As algorithms improve, more sophisticated connections are analysed to determine the latent semantic content of sites. Content, context and connections all play their part in deciding the relevance of a site to a search query.

By thinking in terms of stems, you change the way you think about connections too. A stem is a building block, from which ideas can grow and flow. Ideally, the stem is the distilled essence of the business, the idea behind the search term rather than the search term itself. There is often no need for the stem phrase to rank highly for a site to be successful.

In our example, the term ‘houses for sale’ may have enormous search volume. For a real estate business in the Isle of Man, enormous search volume might sound highly attractive.

Ask yourself: Who makes the agent think this way?

Are you surprised that after they read your report calling ‘houses for sale’ a ‘head term’ with 3,000 searches per day, that they believe they should rank 1st for this phrase now?

If you’d explained that the ‘stem phrase’ for their business was ‘houses for sale’ and the important converting long tail terms were built around this stem, then your client is more likely to understand why ranking for the term ‘houses for sale’ in isolation is simply pointless…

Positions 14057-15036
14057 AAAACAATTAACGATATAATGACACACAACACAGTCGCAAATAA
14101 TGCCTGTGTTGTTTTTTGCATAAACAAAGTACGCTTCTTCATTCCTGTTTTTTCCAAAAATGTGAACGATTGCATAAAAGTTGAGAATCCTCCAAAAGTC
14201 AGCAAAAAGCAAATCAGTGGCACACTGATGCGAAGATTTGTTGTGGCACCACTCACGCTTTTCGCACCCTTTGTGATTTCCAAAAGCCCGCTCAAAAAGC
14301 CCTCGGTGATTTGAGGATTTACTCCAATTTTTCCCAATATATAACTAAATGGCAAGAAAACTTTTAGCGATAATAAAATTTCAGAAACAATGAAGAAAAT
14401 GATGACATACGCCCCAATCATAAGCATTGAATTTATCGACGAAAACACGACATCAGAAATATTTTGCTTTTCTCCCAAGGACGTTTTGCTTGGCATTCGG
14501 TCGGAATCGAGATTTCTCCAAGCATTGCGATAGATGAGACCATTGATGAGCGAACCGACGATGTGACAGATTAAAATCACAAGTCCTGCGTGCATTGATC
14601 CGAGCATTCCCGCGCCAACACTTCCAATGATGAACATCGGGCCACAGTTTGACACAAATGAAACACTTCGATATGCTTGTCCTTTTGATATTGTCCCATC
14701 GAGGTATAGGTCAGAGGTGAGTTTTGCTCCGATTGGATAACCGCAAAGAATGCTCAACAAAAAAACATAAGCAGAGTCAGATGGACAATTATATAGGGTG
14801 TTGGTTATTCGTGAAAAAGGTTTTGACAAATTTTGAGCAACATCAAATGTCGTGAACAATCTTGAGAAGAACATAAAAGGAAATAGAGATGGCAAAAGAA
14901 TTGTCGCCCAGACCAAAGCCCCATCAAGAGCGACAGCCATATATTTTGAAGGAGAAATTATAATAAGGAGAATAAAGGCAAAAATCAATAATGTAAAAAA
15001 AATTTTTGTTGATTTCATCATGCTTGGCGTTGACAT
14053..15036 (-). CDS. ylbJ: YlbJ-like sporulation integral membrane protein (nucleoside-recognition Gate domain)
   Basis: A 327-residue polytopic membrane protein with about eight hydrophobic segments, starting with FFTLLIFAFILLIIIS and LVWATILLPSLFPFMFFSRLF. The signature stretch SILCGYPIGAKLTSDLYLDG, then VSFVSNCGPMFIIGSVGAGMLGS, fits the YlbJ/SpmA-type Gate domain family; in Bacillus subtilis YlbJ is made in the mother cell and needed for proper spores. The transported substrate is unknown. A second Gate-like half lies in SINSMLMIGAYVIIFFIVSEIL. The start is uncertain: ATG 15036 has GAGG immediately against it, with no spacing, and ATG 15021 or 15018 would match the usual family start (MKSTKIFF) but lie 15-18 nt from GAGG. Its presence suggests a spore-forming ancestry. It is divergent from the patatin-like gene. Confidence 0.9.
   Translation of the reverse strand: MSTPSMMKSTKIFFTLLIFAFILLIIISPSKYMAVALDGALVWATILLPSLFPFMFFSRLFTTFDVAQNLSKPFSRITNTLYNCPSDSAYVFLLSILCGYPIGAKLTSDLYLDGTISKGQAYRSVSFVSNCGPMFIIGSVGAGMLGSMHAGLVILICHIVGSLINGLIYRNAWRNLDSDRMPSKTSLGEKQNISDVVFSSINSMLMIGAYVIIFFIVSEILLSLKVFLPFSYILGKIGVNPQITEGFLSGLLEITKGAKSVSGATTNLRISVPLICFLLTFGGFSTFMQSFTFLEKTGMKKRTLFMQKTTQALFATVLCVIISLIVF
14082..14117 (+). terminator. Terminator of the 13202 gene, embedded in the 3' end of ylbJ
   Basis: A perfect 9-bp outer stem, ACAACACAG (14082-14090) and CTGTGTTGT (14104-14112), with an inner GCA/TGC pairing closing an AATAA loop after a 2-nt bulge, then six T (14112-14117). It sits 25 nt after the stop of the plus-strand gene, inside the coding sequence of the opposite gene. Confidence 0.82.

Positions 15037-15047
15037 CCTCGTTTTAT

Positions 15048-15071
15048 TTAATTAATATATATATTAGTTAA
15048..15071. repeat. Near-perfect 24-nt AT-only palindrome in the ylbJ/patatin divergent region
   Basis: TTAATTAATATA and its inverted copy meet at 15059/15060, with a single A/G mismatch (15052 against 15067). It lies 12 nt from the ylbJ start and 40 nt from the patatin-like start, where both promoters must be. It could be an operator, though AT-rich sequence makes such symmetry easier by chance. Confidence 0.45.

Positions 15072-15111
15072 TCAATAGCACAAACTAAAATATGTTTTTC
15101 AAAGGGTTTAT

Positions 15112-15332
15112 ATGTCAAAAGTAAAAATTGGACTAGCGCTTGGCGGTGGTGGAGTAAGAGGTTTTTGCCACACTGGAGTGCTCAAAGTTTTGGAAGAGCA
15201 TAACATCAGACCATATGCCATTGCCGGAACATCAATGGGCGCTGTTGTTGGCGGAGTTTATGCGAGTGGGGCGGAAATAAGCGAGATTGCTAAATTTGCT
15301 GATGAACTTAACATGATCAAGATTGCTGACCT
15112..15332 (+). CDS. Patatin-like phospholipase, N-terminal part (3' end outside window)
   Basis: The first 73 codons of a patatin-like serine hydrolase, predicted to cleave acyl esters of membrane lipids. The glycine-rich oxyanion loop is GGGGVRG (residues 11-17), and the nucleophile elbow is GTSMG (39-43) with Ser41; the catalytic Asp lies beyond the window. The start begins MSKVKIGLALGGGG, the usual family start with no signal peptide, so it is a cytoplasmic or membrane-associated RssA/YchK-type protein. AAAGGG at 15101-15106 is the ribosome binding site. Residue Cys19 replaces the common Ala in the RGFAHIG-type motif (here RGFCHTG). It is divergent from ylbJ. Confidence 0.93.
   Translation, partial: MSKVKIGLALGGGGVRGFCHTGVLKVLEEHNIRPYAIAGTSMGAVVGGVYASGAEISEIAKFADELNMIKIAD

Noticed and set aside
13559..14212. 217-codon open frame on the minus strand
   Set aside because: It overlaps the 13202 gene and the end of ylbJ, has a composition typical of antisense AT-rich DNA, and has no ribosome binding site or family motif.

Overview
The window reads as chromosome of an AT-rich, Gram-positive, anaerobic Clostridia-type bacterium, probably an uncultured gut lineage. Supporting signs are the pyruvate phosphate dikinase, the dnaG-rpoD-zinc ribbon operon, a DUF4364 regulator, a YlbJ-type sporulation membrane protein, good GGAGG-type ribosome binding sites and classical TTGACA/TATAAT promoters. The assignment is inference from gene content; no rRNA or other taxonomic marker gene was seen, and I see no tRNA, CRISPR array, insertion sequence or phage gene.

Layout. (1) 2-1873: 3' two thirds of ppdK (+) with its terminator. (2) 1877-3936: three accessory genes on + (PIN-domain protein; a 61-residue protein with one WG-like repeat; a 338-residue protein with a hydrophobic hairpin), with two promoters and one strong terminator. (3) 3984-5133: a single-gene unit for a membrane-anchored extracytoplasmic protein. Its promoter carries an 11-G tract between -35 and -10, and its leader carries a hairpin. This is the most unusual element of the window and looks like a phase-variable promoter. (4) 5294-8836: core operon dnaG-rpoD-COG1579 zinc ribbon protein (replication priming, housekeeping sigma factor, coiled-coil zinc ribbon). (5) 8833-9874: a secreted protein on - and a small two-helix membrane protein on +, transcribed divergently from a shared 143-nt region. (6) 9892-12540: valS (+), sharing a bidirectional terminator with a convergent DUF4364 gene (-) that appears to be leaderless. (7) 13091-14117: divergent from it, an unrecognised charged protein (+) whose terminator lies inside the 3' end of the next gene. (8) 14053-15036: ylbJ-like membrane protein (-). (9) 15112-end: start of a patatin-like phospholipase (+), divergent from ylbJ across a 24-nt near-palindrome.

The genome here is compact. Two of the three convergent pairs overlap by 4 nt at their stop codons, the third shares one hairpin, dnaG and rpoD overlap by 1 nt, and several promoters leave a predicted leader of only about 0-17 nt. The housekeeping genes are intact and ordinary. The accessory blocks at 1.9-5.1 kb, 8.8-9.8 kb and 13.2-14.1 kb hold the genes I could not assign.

They’d also see that ‘houses for sale in the Isle of Man’ was actually the key phrase for their business.

To bake your noodle, the longer tail terms are actually the ‘head terms’ for most businesses!

The short tail phrases are the ‘stems’ around which longer tail phrases, semantic connections and ultimately ROI and a successful business is built.

PPC is different

Most PPC managers will know that AdGroups containing exact match keywords with high conversion rates are a good way to limit bidding costs and keep an account under control. The trouble is, converting longer tail variants may have never been seen before and are therefore unknown – adding exact match long tail keywords to a campaign is near impossible to achieve.
A good summary of the issues facing PPC when selecting exact match terms are discussed here